3. Define and segment your target groups

Your accounting firm likely serves many different segments (or types) of clients with different needs and vulnerabilities. It’s important to design your website to appeal to these different segments of your audience and customer base.

While you definitely want to communicate your company’s key message and brand position as soon as visitors arrive, it’s equally important to send different types of visitors down different, unique paths.

There are many ways to segment your audience in this way — and no strategy is necessarily better than the other. Despite this, you will likely choose one of the following highly effective audience segmentation strategies for your website:

  • Role: This segmentation strategy takes into account the job level of your website visitors. The language and message that a corporate vice president responds to differs from the language and message intended for a mid-level manager. Because of this, you should send these people down different paths that you design just for them.
  • Size: This segmentation strategy takes into account the size of the company or client you are working with. For example, does your accounting firm work with individuals, small and medium-sized businesses, and large corporations—or just one of those categories? You should develop specialized content for each of these audiences and guide them on where to go when they arrive on your homepage.
  • Industry: Prospects like it when you’re known for working with companies in their respective industries. By sending each industry on your site down industry-specific paths, this is an opportunity to showcase your industry-specific knowledge experiences – and this will help you better connect with those industries.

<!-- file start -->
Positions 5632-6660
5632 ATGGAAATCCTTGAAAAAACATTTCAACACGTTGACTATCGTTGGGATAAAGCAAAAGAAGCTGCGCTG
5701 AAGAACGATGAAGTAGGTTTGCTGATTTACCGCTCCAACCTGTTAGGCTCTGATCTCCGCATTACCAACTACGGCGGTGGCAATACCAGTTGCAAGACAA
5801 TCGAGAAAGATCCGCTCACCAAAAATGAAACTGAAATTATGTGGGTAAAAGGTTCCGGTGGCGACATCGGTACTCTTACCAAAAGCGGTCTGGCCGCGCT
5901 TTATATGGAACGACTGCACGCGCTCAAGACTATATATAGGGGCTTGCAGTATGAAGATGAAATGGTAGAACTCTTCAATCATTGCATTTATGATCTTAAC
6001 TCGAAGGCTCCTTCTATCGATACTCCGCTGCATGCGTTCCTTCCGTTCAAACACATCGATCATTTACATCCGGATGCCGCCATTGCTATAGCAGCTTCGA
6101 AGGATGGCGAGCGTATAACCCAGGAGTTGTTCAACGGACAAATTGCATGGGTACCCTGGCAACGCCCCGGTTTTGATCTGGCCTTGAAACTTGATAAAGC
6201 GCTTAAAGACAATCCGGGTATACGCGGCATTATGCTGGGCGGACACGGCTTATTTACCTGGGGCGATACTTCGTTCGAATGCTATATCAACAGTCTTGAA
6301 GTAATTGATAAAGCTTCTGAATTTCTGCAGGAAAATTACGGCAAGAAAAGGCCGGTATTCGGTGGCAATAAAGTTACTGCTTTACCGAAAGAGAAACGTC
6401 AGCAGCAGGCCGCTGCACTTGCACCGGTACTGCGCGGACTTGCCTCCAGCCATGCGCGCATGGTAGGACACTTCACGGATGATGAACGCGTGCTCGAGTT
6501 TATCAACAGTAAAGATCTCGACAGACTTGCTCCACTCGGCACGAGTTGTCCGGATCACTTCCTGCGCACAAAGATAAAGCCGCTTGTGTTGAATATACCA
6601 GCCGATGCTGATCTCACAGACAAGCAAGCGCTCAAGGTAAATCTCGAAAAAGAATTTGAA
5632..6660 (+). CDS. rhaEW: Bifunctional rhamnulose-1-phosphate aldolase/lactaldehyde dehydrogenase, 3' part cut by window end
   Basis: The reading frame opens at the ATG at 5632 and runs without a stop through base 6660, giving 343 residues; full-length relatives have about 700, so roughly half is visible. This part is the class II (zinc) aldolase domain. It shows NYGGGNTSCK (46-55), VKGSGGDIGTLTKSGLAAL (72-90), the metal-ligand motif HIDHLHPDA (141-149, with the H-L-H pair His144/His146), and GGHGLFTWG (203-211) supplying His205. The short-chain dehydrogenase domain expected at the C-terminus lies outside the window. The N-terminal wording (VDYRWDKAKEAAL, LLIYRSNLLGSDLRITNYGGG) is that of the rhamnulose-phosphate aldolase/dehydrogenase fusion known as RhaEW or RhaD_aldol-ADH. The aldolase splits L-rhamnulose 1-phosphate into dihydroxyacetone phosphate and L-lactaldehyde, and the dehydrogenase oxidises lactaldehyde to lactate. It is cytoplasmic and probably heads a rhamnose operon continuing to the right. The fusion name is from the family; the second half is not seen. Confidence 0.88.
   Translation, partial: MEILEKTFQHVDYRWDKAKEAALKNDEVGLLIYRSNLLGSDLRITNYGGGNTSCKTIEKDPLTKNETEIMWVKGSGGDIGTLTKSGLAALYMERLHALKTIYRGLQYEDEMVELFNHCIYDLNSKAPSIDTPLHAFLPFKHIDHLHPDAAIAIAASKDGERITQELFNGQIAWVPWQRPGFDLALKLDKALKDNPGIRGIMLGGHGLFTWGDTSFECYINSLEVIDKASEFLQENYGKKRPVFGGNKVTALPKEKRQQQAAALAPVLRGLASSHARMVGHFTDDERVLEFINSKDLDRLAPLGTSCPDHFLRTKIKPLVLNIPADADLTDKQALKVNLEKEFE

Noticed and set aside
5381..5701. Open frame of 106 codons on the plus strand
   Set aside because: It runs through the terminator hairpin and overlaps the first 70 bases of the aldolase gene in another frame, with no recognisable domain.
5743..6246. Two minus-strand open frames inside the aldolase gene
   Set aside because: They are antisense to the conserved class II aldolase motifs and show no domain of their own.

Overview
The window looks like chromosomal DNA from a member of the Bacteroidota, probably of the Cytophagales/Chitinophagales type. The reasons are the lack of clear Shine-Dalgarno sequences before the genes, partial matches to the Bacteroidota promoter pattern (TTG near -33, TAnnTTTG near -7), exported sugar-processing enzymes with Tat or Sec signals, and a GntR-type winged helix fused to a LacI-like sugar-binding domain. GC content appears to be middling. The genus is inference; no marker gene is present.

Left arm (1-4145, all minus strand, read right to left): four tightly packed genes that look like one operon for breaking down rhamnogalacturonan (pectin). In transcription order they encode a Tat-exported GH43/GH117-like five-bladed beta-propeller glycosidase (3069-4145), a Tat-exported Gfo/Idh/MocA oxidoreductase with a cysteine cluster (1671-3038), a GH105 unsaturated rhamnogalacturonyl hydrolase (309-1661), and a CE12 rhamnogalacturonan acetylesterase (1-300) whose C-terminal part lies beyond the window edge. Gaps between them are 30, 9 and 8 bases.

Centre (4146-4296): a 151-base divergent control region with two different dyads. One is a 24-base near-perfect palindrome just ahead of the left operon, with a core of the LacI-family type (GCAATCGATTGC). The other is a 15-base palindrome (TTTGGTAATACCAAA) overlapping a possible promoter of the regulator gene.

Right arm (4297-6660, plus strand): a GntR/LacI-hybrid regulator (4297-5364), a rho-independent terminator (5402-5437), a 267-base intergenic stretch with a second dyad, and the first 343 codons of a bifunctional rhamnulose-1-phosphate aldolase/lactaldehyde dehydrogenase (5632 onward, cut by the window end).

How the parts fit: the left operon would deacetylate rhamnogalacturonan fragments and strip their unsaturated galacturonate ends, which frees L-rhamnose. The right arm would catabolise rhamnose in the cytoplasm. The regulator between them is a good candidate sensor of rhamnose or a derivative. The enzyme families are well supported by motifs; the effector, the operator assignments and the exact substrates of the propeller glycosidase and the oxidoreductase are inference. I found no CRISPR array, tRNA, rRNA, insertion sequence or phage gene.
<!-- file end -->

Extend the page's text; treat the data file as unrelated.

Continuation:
• Service offer: Another way to organize your audiences is to segment them as needed. This includes listing your services or packages on the homepage in advance.

To help you choose one of the above audience segmentation strategies, you should identify the different categories of customers that your business deals with on a regular basis. You can do this by meeting with your team to answer the following questions about your customers:

  • What types of customers does your company typically deal with (by function, company size, industry, service offering, etc.)?
  • How do you treat each type of customer differently (if you treat them differently at all)?
  • What types of customers deserve the most attention on your website?

start now

After these relatively simple steps, you are well prepared for the next phases of planning your newly optimized website. These stages—as well as the steps summarized above—will be covered in the next article. These next stages are: defining your conversion goals; determining optimal search phrases; Development of a general website structure; and developing messages and content that connect with your audience, demonstrate your expertise and differentiate your brand. In the meantime, you can consult this planning guide Details on this and the next phases.

Once you’ve researched and clarified your website optimization plan, you can begin the next and most important phase of the process: creating and implementing your new website. Countless businesses have radically changed their lead generation capacity after implementing a well-planned website upgrade like this one. With the right plan and an expert team to execute, you can achieve the same thing.